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NBA will use new high-tech data cameras to track referees

Sep 5, 2013, 12:00 PM EDT

NBA-referees- Getty Images

A couple weeks ago, we brought you the report that the NBA would be paying to install the STATS SportVU cameras in the half of NBA arenas that do not yet have them. Expect that to become official in the next 24 hours.

With those cameras that track the position of the ball and every player on the court three times a second you get a wealth of data — how fast a player is, how well they shoot off one dribble versus three, detailed looks at team defensive positioning, the possibilities are virtually endless.

Also, the league could use it to track referees and see who is making calls and from what position on the court.

Which is something they plan to do, reports Zach Lowe at Grantland.

It won’t tout it, but one reason the league acted fast was to immediately enhance its ability to monitor referees — always a touchy subject. The cameras represent the most precise way to grade the three on-court officials based on how consistently and early they get into the league’s three set positions — called “lead,” “slot,” and “trail” — and whether they make appropriate calls from those positions based on their exact sight lines. This is the next stage in seeing which officials are the best, and thus deserving of high-stakes assignments, and in quantifying that in ways that are hard to dispute.

“We will use whatever data and means we can to improve our referees,” says Steve Hellmuth, the NBA’s executive vice president of operations and technology. “The refs haven’t been tracked before. Now for the first time, they will be.”

My guess is there is no way the league shares this data with the owners (despite Mark Cuban’s fervent wishes) as it tries to keep all its referee evaluations out of the public eye.

But it could help the league — are particular officials making a lot of calls where they do not have a good sightline? Are they missing certain things (the league used the cameras it had to look at defensive three seconds calls last season)? There will be other specific calls looked at with the cameras as well.

If it brings about better officiating, I’m all for it. I just think as usual it will not come with more transparency from the league.

  1. silencegooddoer - Sep 5, 2013 at 12:26 PM

    What about LeBron’s crab dribble?? Will the cameras finally prove he is too fast for the ref’s eyes and it is not really a travel violation??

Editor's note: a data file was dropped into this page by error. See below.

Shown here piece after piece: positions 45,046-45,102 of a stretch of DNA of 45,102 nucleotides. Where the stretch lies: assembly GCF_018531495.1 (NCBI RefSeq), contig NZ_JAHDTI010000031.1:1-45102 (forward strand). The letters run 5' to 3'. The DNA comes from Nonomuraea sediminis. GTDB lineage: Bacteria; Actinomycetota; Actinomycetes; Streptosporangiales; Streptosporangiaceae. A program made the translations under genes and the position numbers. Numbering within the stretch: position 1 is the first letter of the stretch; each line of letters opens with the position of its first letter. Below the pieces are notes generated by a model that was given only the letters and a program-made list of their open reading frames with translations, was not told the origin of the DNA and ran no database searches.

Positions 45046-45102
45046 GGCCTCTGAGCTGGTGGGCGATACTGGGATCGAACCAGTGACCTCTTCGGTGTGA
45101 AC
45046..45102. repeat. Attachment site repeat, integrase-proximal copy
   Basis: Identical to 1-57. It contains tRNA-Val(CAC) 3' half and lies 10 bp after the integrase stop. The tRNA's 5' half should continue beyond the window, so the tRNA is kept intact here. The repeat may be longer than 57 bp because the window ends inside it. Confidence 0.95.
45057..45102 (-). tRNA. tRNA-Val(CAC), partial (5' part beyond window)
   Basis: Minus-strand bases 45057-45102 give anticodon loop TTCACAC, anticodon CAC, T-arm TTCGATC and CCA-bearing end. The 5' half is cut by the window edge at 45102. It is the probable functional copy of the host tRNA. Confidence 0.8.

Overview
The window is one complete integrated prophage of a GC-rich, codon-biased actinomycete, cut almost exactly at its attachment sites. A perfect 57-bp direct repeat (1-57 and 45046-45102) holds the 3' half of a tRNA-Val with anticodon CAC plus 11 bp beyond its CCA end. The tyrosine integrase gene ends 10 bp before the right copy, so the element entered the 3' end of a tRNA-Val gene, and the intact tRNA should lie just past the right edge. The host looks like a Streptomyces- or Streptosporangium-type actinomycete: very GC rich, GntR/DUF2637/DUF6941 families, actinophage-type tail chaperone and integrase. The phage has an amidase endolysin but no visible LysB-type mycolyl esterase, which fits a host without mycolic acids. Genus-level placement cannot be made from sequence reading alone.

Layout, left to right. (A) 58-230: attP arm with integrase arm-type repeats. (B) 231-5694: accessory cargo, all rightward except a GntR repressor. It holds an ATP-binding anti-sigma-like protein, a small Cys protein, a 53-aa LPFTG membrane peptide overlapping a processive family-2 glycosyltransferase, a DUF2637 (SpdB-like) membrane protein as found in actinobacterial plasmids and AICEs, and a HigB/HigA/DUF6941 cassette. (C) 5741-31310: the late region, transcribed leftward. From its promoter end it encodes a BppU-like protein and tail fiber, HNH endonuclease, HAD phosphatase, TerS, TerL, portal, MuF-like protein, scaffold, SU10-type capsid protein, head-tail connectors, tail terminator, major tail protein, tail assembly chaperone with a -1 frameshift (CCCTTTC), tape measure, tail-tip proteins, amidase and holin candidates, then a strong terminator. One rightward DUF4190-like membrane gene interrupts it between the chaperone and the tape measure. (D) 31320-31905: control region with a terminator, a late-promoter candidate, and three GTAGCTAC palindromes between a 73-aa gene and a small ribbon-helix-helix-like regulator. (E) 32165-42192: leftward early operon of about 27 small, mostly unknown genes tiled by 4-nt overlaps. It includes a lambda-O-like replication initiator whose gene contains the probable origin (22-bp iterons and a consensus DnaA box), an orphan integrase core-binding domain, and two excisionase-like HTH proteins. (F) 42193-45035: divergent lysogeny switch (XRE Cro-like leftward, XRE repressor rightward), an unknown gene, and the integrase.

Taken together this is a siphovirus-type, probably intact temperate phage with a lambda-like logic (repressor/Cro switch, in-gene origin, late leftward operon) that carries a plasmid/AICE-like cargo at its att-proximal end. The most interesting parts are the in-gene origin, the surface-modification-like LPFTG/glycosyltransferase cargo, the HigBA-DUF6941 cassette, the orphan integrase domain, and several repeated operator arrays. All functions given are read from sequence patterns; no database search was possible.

2. spursareold - Sep 5, 2013 at 12:44 PM

    Shaq’s lucky he’s gone. These cameras could easily have shaved a couple of THOUSAND points off his total by bringing to light in a quantifyable way what we already know: he was in the lane over 3 seconds almost every time down the floor.

    • jimeejohnson - Sep 5, 2013 at 1:12 PM

      Spurs fan would be a good, unbiased, neutral source of information regarding an ex-Laker. Yeah, right.

      • spursareold - Sep 5, 2013 at 3:56 PM

        I’m not asking you to believe me. The camera doesn’t lie. That’s the point.

  3. hildezero - Sep 5, 2013 at 1:06 PM

    It’s about time NBA decides to do this. This should’ve been done a few years ago.

  4. jtbsteeler - Sep 5, 2013 at 2:05 PM

    Stern leaves then, now you watch the refs. It’s late in the game.

  5. mitchication - Sep 5, 2013 at 2:50 PM

    Referees eyes are slow. Players feet and hands are fast.

  6. wsuperman4445 - Sep 5, 2013 at 3:46 PM

    this is not going to be a good Idea, the NBA ( if they have not done so already) should have ” practiced” this in secret with some college games or pregames to judge the validitee of this.. I am sure some testing was done but this is like the red-light cameras that are now being put in various cities. the camera does not allow for certain things just like the red light cameras does not allow for motorist to make other choices once they cross the white line and the light goes from yellow to red in other words you cannot back up or go forward… in the case of the NBA every referees call will be eventually challenged slowing the game to a crawl every Referee will be under so much pressure to call or not call a play for fear that their judgement will be called into question for instance almost on every exchange of the basketball with the camera you can count on at least one player staying in the zone more that 3 seconds if you take it to the camera can you imagine the start and stoppage of a game with that kind of call? multiply that by players carrying the ball and other potential calls this is going to be a disaster and the way we do it in this country once you let something in ( in this case the camera’s ) they tend to divert more and more to the camera until there are no Referees on the floor just a series of buzzers and calls not my kind of basketball

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